Does Diabetes Increase the Risk of Depression?
Depression is defined as a group of conditions associated with the elevation or lowering of a person’s mood and can present itself in a number of ways (1). Depression can range from mild to severe and often shows up as feelings of sadness or a decreased interest in activities that previously brought an individual joy (2). Diabetes has been shown to have a bidirectional link to depression with no clear indication of which condition influences the greater risk. Some research has suggested that depression as the primary condition is more greatly associated with an increased risk of diabetes, however, there is no current consensus on the matter, and as it stands preventative measures should be put in place either way (3). Depression can have a great influence on outcomes in diabetes and can also have a large impact on the way an individual navigates daily life. There is a significant connection between the mind and the body and when one is at peace then, generally, the other follows. But when one is in turmoil the effect can also be widespread. Because depression has such a large impact on mood and disposition it can affect the way an individual may show up in the world, interact with others, handle stress, and the choices that one may make. The thoughts, feelings, beliefs, and attitudes that an individual may have under the influence of depression can play a significant and impactful role on health and outcomes (2).
It is reported that people with diabetes are 2-3 times more likely to develop depression and 20% more likely to develop anxiety than people without diabetes. It is estimated that only 25-50% of people with diabetes are diagnosed and treated for depression, which leaves a large number of people that go undiagnosed and thus untreated (2). Diabetes distress is an emotional response that is specifically linked to the diagnosis and day to day demands of managing diabetes. Studies have shown that diabetes distress can be the result of the pressures and emotional burdens associated with self-managing care of a chronic condition. Diabetes distress can manifest itself in feelings of anxiety, anger, or depression (4). It is estimated that up to 45% of individuals may suffer from diabetes distress though most of those individuals may not meet the criteria to be diagnosed with a major depressive disorder like depression (5).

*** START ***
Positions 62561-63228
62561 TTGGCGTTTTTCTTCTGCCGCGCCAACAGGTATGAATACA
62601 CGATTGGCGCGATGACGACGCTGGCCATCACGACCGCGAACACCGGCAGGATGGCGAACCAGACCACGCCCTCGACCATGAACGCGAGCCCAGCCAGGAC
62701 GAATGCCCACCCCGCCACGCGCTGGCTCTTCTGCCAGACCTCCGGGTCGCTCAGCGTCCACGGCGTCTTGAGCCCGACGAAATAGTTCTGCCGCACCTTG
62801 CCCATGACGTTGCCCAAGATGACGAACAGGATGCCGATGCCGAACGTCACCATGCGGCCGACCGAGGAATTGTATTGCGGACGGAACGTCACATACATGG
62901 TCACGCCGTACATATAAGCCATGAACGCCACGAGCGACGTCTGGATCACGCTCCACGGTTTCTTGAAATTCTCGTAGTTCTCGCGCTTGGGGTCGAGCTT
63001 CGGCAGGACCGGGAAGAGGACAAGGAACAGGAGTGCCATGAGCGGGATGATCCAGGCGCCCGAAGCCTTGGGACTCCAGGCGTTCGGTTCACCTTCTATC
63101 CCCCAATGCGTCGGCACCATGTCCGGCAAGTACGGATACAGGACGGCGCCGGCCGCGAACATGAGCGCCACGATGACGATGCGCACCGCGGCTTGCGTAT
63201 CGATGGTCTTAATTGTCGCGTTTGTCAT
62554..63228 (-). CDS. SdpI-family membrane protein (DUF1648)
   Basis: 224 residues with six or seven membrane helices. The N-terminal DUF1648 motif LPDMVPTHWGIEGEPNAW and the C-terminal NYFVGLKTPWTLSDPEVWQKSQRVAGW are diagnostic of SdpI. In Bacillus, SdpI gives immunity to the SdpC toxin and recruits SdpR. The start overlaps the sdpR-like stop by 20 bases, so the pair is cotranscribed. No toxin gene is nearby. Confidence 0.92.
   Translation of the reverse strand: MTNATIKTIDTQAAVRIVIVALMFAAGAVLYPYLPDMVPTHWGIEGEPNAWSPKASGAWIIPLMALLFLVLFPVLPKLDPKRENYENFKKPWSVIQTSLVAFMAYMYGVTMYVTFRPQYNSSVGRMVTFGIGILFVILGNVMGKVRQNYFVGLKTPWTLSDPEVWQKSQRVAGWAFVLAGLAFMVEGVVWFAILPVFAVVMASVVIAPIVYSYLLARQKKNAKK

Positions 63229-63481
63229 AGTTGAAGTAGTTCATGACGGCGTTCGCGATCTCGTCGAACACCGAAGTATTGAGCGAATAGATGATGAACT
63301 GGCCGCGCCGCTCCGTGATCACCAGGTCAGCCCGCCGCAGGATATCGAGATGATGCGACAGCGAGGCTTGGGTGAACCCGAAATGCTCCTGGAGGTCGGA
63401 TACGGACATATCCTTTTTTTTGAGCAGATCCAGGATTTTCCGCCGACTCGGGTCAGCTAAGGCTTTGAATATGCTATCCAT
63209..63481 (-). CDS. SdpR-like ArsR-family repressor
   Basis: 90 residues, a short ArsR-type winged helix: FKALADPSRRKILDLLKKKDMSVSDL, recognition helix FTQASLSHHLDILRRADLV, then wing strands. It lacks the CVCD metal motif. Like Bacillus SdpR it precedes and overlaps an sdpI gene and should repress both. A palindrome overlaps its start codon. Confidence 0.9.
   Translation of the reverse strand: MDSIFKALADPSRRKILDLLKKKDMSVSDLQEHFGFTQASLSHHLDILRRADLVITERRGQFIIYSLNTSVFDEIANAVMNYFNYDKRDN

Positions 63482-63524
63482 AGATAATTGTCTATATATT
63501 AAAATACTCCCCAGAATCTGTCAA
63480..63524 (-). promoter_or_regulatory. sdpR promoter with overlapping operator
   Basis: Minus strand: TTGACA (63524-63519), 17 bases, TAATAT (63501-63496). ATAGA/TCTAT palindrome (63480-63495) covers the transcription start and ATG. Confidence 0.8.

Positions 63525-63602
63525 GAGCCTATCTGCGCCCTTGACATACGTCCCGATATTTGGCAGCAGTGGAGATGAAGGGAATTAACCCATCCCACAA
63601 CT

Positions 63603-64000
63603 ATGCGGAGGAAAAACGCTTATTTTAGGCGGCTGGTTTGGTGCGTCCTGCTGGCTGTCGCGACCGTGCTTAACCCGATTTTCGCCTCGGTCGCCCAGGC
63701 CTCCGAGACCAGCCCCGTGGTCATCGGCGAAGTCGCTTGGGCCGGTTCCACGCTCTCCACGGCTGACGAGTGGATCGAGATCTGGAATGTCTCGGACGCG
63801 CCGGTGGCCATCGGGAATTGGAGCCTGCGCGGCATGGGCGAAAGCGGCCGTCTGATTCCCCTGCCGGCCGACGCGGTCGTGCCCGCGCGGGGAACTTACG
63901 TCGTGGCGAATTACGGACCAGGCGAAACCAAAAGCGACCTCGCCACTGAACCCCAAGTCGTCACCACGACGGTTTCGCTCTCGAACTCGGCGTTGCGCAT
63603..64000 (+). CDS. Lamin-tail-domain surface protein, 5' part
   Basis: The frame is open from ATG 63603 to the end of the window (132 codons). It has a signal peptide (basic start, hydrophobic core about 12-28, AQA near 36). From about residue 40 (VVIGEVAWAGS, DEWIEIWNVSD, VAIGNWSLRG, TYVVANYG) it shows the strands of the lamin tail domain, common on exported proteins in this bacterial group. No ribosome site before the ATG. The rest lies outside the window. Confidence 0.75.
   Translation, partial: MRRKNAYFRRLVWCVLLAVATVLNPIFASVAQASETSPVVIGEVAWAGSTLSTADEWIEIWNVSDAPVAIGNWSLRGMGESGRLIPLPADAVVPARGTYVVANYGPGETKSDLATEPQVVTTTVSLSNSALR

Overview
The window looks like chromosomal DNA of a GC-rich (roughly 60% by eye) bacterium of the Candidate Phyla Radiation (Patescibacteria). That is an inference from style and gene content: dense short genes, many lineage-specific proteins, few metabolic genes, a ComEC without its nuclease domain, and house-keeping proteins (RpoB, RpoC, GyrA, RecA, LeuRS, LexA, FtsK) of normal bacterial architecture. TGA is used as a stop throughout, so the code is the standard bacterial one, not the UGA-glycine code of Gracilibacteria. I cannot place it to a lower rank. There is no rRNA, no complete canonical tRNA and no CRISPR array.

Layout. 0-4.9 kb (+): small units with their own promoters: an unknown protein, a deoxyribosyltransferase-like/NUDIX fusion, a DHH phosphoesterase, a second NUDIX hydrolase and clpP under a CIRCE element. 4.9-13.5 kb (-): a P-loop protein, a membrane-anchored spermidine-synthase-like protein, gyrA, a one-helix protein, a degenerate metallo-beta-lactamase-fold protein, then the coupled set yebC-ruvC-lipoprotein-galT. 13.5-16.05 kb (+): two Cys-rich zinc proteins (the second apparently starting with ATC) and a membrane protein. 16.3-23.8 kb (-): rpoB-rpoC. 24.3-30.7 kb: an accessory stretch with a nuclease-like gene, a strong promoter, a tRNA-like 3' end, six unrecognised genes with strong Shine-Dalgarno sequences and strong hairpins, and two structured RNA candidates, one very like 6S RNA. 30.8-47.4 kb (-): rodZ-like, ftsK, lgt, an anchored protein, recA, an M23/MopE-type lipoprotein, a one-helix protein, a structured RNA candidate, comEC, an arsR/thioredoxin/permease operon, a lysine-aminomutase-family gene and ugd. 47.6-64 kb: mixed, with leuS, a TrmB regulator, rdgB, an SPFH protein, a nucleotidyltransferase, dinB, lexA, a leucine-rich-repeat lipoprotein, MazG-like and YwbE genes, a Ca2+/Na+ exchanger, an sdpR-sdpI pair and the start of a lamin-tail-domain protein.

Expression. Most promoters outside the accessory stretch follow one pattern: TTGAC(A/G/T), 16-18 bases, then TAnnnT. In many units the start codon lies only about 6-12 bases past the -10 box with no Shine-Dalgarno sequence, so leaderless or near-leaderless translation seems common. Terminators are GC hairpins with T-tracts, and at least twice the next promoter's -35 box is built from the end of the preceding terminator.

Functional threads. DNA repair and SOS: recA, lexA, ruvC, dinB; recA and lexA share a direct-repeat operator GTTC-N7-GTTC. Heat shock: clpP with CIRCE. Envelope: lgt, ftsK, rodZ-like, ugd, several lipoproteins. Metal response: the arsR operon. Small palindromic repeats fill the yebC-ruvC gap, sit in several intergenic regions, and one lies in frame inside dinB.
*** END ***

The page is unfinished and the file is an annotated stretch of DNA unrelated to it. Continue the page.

In order to prevent further complications, it is important to understand how both diabetes distress and depression can impact health outcomes, recognize when an individual may be depressed or at risk, and how to seek support if needed.
How Can Depression Affect Diabetes Outcomes?
If an individual is feeling sad, discouraged, or anxious it can become burdensome or overwhelming to manage a condition like diabetes in a productive way. A patient may be frustrated by current status or outcomes and may be led to believe that their health is not worth the effort so they may give up trying under the emotional mask of depression which can cloud judgment or lead one to make poor decisions (4). People with diabetes and depression may experience stress, guilt, or denial in association with their condition. Diabetes distress and depression can lead to uncontrolled blood sugar levels, worsened diabetic status, complications from diabetes, and increased risk for mortality (5). One study explored the idea that there is a significant relationship between diabetes distress and decisional conflict as a result of diabetes distress. The study suggested that the strain of self-managed care led to poor emotional health and quality of life, which contributed to poor decision making that resulted in poorer glycemic control (6). Appropriate management of diabetic distress and depression has been associated with improved outcomes inclusive of but not limited to improved self-care, better control of blood sugars, reduced risks associated with cardiovascular complications, and reduced risk for mortality (5).